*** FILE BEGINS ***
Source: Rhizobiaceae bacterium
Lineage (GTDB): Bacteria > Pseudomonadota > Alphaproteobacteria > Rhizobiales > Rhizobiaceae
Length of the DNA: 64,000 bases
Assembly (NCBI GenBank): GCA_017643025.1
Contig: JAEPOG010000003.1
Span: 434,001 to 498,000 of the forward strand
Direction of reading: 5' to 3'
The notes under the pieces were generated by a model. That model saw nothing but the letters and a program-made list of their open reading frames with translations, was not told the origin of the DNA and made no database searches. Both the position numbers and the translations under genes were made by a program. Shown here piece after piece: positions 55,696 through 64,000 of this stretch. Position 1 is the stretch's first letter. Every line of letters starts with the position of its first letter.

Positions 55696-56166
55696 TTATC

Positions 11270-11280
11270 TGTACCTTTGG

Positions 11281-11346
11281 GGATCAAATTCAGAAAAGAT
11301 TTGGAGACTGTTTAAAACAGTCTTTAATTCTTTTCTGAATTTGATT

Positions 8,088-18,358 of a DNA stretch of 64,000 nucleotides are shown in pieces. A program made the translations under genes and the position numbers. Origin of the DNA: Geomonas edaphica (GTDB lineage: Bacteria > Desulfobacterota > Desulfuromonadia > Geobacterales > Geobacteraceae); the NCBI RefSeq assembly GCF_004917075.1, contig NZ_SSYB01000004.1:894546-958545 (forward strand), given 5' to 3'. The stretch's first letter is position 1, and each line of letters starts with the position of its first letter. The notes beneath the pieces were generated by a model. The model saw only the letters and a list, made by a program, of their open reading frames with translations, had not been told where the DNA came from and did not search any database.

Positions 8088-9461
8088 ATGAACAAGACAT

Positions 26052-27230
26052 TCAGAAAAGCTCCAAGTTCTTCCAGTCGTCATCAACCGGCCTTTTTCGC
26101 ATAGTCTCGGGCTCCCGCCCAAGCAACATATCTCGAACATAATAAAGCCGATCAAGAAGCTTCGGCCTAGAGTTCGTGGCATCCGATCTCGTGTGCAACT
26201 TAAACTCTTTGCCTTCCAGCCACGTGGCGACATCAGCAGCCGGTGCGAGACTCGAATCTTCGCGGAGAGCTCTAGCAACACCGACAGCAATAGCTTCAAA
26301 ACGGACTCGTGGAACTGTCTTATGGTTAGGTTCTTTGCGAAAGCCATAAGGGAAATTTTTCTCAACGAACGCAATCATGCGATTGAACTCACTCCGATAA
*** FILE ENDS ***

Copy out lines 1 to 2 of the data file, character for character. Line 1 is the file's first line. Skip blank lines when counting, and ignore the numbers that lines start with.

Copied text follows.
Source: Rhizobiaceae bacterium
Lineage (GTDB): Bacteria > Pseudomonadota > Alphaproteobacteria > Rhizobiales > Rhizobiaceae